In 1965, she was offered the straight role that was to change the direction of her career and give Reid the acclaim she sought as a dramatic actress. Frank Marcus's play The Killing of Sister George saw her cast as June Buckridge - Sister George of the title - whose imminent sacking from the cast of a radio serial is accompanied by the disintegration of the star's relationship with her girlfriend, played by Eileen Atkins. It was a controversial drama, whose theme of lesbianism saw many audiences leave their seats during the pre-London tour, which began at the Bristol Old Vic in April 1965. Despite this reaction in the provinces, The Killing of Sister George opened two months later in the West End, at the Duke of York's, to full houses and critical plaudits. It also won Reid the Antoinette Perry Award as Best Actress. After almost 18 months in the West End, the production arrived on Broadway, in October 1966, with Reid repeating her role and winning a Tony Best Actress award. Of her character, she said: "If I'd played her for sympathy, I'd never have got any. So I made her as tough as old boots."
Her talents as a straight actress were brought to an even wider audience when she starred in the film version, made by director Robert Aldrich in 1968, although many local authorities in Britain banned cinemas from screening it.
Since her 1940 screen debut in the George Formby comedy Spare a Copper, Reid's film appearances had been sporadic. She followed it with the role of Miss Dawn in The Belles of St Trinian's (1954) and parts in pictures such as Two-Way Stretch (1960) and The Dock Brief (1962). After her stage success in The Killing of Sister George, she was in demand for films such as Inspector Clouseau (1968), The Assassination Bureau (1968) and Star! (1968) and followed the film version of the play with big-screen appearances in Entertaining Mr Sloane (1970), Father Dear Father (1972), No Sex Please - We're British (1973), Joseph Andrews (1976) and Yellowbeard (1983), often in "guest-star" roles.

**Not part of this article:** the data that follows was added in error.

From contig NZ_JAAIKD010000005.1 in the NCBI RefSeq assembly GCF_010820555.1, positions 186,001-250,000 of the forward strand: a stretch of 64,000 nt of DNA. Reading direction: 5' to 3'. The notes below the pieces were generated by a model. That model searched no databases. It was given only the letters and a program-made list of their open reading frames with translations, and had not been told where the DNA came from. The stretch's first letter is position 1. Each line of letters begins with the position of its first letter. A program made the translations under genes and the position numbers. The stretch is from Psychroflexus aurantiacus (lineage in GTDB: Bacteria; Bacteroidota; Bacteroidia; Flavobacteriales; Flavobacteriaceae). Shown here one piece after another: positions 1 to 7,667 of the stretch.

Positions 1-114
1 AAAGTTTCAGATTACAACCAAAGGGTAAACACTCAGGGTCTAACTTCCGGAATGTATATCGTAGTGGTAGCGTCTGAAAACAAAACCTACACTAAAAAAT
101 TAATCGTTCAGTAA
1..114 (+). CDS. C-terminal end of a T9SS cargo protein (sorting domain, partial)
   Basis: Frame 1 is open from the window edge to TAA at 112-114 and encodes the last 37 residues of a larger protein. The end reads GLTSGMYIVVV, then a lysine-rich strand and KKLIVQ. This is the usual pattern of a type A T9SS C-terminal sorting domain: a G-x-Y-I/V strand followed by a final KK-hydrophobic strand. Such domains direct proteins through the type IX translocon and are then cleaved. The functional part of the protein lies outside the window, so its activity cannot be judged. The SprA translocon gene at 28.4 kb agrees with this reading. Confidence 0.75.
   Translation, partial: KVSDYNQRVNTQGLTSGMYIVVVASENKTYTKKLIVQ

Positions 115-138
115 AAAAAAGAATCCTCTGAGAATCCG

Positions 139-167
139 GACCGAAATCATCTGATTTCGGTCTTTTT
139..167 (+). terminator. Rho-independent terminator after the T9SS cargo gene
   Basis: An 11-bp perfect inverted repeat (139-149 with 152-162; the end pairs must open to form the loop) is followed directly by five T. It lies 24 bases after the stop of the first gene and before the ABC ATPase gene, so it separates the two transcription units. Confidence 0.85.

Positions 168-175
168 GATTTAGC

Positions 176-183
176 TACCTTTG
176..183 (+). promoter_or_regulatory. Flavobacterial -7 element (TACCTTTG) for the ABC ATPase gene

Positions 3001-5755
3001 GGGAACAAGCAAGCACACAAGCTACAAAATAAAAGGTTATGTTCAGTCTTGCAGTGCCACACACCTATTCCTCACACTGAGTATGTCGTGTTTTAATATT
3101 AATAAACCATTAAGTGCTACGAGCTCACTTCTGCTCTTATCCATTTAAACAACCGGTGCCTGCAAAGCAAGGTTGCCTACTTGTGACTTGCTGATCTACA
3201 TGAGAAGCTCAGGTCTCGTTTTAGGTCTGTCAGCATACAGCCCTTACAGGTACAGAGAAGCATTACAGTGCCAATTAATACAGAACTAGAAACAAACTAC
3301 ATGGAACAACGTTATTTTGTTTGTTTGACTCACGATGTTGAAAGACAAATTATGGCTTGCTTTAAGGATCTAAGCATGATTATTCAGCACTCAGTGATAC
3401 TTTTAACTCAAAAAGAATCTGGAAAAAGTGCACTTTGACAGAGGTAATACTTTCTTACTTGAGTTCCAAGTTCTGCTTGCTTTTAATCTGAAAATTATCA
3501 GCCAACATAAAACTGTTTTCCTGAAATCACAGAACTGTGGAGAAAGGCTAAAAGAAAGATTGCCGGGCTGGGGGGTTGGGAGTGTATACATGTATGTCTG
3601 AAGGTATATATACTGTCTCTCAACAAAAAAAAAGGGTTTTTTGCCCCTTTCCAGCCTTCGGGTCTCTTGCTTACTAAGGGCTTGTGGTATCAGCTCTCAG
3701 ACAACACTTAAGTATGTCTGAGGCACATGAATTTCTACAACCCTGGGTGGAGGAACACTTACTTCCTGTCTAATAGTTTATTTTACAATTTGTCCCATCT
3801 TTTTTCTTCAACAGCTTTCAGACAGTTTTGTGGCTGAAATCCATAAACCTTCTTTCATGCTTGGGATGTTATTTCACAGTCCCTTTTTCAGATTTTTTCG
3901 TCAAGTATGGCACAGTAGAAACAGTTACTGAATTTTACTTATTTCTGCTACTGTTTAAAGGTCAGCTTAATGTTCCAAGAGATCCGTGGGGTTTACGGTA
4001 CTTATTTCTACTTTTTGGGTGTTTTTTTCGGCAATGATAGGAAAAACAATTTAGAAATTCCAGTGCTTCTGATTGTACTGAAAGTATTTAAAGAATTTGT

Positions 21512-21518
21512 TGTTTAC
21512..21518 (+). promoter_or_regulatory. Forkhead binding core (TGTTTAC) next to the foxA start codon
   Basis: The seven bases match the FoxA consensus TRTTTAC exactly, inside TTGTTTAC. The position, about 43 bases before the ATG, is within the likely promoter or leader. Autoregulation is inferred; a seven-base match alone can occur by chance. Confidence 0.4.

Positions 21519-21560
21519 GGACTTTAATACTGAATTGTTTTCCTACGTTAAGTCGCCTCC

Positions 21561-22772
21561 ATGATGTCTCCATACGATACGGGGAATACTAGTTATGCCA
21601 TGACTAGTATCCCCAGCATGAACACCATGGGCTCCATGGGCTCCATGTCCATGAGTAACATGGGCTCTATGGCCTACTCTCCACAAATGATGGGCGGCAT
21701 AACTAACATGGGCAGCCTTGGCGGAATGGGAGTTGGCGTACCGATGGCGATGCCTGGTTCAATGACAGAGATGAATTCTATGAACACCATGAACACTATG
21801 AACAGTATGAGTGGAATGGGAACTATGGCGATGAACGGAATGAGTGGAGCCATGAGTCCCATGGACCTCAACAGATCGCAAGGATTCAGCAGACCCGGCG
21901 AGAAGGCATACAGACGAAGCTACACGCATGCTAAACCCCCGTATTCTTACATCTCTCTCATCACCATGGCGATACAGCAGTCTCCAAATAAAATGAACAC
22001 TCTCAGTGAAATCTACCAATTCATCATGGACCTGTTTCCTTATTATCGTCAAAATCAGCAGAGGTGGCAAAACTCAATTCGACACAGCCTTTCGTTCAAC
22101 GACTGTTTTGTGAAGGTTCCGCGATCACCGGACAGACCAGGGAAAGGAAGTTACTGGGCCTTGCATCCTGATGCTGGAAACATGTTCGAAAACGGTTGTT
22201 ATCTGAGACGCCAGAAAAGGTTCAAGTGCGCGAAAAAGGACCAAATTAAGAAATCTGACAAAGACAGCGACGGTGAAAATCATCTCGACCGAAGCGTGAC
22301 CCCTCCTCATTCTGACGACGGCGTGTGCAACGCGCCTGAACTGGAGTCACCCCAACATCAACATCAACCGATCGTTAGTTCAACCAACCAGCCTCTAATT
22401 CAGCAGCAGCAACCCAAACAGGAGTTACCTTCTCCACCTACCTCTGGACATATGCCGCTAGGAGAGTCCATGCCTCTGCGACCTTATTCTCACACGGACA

Her television career followed the same pattern. She had her own variety shows on the BBC, such as Beryl Reid Says Good Evening (1968), The Beryl Reid Special (1977) and Beryl Reid (1980), starred as Mrs Marigold Alcock with Richard O'Sullivan in the situation comedy Alcock and Gander (1972) and made guest appearances in dozens of series, including The Goodies, Doctor Who, Minder, The Beiderbecke Tapes, Bergerac, Boon and Perfect Scoundrels. This ability to mix comedy with drama also resulted in her playing Mrs Malaprop in The Rivals (1970), Mrs Squeers in Smike (1974), the Postmistress General in The Apple Cart (1975), Mrs Knox in The Irish RM (1983), Grandma in The Secret Diary of Adrian Mole Aged 13 3/4 (1985) and The Growing Pains of Adrian Mole (1987), Mum in The Comic Strip Presents . . . Didn't You Kill My Brother? (1987) and Robbie Coltrane's mother in Cracker (1993).
But Reid was most successful on television as the decrepit Connie Sachs in John Le Carre's Tinker, Tailor, Soldier, Spy (1979) and its sequel, Smiley's People (1982), the second series winning her a BAFTA Best Actress award, after being nominated in the same category for her performance in the first series.
Although she spent much of her time on television, Reid continued to work in the theatre, playing Madame Arcati in Blithe Spirit (1970) at the Globe, Frau Bergmann in the National Theatre production of Spring Awakening (1974), Kath in Entertaining Mr Sloane (1975) at both the Royal Court and Duke of York's, Lady Wishfort in The Way of the World (1978) for the RSC at the Aldwych, and Maud in Born In the Gardens (1980) at the Globe, which won her the Society of West End Theatres Award for Best Comedy Performance. In 1986 she was appointed OBE in the New Year Honours List and was presented with a Variety Club of Great Britain award for her contribution to showbusiness. In 1991, she also won a Lifetime Achievement award for Comedy presented at the British Comedy Awards.
All her life, Beryl Reid suffered from dyslexia - word-blindness - and, in later years, the bone-crumbling disease osteoporosis, which resulted in her doing less work. Her autobiography, So Much Love, was published in 1984, and she was also the author of Cat's Whiskers (1986), Beryl, Food and Friends (1987) and The Kingfisher Jump (1991).
Beryl Elizabeth Reid, actress: born Hereford 17 June 1919; OBE 1986; married 1950 Bill Worsley (marriage dissolved), 1954 Derek Franklin (marriage dissolved); died 13 October 1996.Reuse content